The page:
The default configuration should work for most purposes. Most configuration options are well-documented in these files, so customization is a simple matter of reading the option descriptions. For general options, start with main.conf.


Pairing

Note: This section might not be completely accurate. Thanks to Gattschardo for the pin solution

Many bluetooth devices require pairing. The exact procedure depends among other on the devices involved, and their input functionality. The procedure on a mobile may be as follows:

  • The computer sends a connect request to the mobile.
  • A pin, determined by the computer, is prompted for at the mobile
  • The same key must be re-entered at the computer.

To scan for external devices, do

 $> hcitool scan

To pair with a device without using the gnome-bluez package you will need to use a tool named bluez-simple-agent that comes with the bluez package. You need a few python related packages from the regular repositories to get this to run: dbus-python and pygobject. If you have everything ready you can start the script from the root user:

 $> bluez-simple-agent

If it all works, you should get the message "Agent registered" on that console. You can now start pairing from your mobile device, and the script will ask you for the passcode on this console, you type it and confirm with enter - voila that's all. You can now also shut down the agent using ^C-c, you need it only for pairing, not every time you want to connect. If you can`t discover computer from your phone, go to troubleshooting section.

If you want to pair with a 'passive' device such as a headset, you can provide it's address to attempt pairing from your computer:

 $> bluez-simple-agent hci0 00:11:22:33:AA:BB

For an example scroll down to the example section.

Using Obex for sending and receiving files

Another option, rather than using KDE or Gnome Bluetooth packages, is Obexfs which allows you to mount your phone and treat it as part of your filesystem. Note that to use Obexfs, you need a device that provides an Obex FTP service.

To install;

# pacman -S obexfs

and then your phone can then be mounted running as root

# obexfs -b <devices mac address> /mountpoint

For more mounting options see http://dev.zuckschwerdt.org/openobex/wiki/ObexFs


Examples

Siemens S55

This is what I did to connect to my S55. (I have not figured out how to initiate the connection from the phone)

  • The steps under installation
  $> hcitool scan
  Scanning ...
          XX:XX:XX:XX:XX:XX  NAME
  $> B=XX:XX:XX:XX:XX:XX

Start the simple-agent in a second terminal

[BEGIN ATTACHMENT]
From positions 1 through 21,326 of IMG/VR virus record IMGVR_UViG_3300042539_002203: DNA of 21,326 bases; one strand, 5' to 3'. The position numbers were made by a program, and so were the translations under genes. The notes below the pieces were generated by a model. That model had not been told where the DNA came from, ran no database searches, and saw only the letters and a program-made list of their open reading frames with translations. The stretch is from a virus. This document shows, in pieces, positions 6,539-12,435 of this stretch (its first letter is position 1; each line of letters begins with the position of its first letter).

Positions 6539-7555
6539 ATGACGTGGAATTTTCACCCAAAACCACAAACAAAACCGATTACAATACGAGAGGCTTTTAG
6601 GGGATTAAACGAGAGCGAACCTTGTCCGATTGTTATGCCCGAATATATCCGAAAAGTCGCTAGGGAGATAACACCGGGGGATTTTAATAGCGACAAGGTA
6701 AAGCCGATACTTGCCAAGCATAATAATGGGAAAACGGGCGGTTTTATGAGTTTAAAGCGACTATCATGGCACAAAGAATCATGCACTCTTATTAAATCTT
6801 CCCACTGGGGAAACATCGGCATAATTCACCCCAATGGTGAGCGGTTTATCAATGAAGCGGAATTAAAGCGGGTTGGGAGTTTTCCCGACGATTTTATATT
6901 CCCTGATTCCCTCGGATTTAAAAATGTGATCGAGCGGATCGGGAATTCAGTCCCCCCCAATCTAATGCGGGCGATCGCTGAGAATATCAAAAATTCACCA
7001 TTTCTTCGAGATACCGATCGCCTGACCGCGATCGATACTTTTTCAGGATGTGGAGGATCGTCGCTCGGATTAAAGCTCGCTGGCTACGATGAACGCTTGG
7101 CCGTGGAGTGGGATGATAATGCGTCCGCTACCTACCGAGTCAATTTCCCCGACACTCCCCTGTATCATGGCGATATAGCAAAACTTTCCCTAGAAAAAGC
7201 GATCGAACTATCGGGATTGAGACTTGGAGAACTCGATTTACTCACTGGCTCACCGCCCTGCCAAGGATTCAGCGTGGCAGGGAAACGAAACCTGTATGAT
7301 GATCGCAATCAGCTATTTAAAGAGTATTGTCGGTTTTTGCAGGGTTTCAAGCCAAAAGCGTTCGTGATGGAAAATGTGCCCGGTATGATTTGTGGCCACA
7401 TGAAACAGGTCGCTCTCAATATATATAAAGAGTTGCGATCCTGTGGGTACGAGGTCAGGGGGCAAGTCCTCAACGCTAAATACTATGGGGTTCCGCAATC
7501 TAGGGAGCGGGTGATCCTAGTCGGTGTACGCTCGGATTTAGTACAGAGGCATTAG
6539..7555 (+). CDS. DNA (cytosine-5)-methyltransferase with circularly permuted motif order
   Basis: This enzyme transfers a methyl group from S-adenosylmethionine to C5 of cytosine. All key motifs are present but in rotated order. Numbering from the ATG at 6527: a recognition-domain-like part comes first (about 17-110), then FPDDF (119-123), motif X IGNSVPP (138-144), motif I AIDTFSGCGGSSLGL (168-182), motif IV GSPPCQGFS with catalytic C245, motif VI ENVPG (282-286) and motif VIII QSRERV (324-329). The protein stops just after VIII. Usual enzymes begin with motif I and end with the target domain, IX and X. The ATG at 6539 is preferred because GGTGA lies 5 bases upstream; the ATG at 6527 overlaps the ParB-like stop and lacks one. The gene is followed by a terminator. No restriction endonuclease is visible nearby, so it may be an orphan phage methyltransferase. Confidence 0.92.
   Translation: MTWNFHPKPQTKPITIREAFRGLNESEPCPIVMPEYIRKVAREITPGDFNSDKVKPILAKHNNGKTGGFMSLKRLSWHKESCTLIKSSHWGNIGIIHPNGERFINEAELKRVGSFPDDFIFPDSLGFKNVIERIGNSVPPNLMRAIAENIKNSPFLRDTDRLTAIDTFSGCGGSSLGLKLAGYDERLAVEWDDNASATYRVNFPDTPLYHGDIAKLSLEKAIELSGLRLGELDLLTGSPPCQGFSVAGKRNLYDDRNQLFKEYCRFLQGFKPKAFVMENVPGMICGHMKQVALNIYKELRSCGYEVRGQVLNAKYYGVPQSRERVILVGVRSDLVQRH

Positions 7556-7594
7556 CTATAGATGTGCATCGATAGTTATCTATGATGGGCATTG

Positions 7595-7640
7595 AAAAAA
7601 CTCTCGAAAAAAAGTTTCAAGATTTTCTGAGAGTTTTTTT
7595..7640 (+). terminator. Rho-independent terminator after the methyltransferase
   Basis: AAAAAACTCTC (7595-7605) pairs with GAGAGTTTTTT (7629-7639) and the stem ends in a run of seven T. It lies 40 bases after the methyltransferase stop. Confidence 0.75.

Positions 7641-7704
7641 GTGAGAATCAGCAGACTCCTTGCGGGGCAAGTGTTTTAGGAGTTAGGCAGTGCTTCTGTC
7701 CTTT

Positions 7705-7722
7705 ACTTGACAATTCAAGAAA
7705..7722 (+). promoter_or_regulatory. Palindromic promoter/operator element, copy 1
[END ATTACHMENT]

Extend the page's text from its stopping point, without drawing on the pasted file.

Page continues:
$> su -c bluez-simple-agent 
  Password: 
  Agent registered

Back to the first console

  $> obexftp -b $B -l "Address book"
  # Phone ask for pin, I enter it and answer yes when asked if I want to save the device
  ...
  <file name="5F07.adr" size="78712" modified="20030101T001858" user-perm="WD" group-perm="" />
  ...
  $> obexftp -b 00:01:E3:6B:FF:D7 -g "Address book/5F07.adr"
  Browsing 00:01:E3:6B:FF:D7 ...
  Channel: 5
  Connecting...done
  Receiving "Address book/5F07.adr"... Sending "Address book"... done
  Disconnecting...done
  $> obexftp -b 00:01:E3:6B:FF:D7 -p a                      
  ...
  Sending "a"... done
  Disconnecting...done

Logitech Mouse MX Laser / M555b

To quickly test the connection:

$> hidd --connect XX:XX:XX:XX:XX:XX

For automated reconnection, use your desktop wizard to configure the bluetooth mouse. If your desktop environment doesn't includes support for this task, see the Bluetooth mouse manual configuration guide.

Motorola V900

After installing blueman and running blueman-applet, click "find me" under connections -> bluetooth in motorla device. In blueman-applet, scan devices, find the motorola, click "add" in blueman-applet. Click "bond" in blueman-applet, enter some pin, enter the same pin in motorola when it asks. In terminal:

  cd ~/
  mkdir bluetooth-temp
  obexfs -n xx:yy:zz:... ~/bluetooth-temp
  cd ~/bluetooth-temp

and browse... Only audio, video, and pictures are available when you do this.

Motorola RAZ

> pacman -S obextool obexfs obexftp openobex bluez
> lsusb
Bus 005 Device 001: ID 1d6b:0001 Linux Foundation 1.1 root hub
Bus 004 Device 001: ID 1d6b:0001 Linux Foundation 1.1 root hub
Bus 003 Device 001: ID 1d6b:0001 Linux Foundation 1.1 root hub
Bus 002 Device 002: ID 03f0:171d Hewlett-Packard Wireless (Bluetooth + WLAN) Interface [Integrated Module]
Bus 002 Device 001: ID 1d6b:0001 Linux Foundation 1.1 root hub
Bus 001 Device 001: ID 1d6b:0002 Linux Foundation 2.0 root hub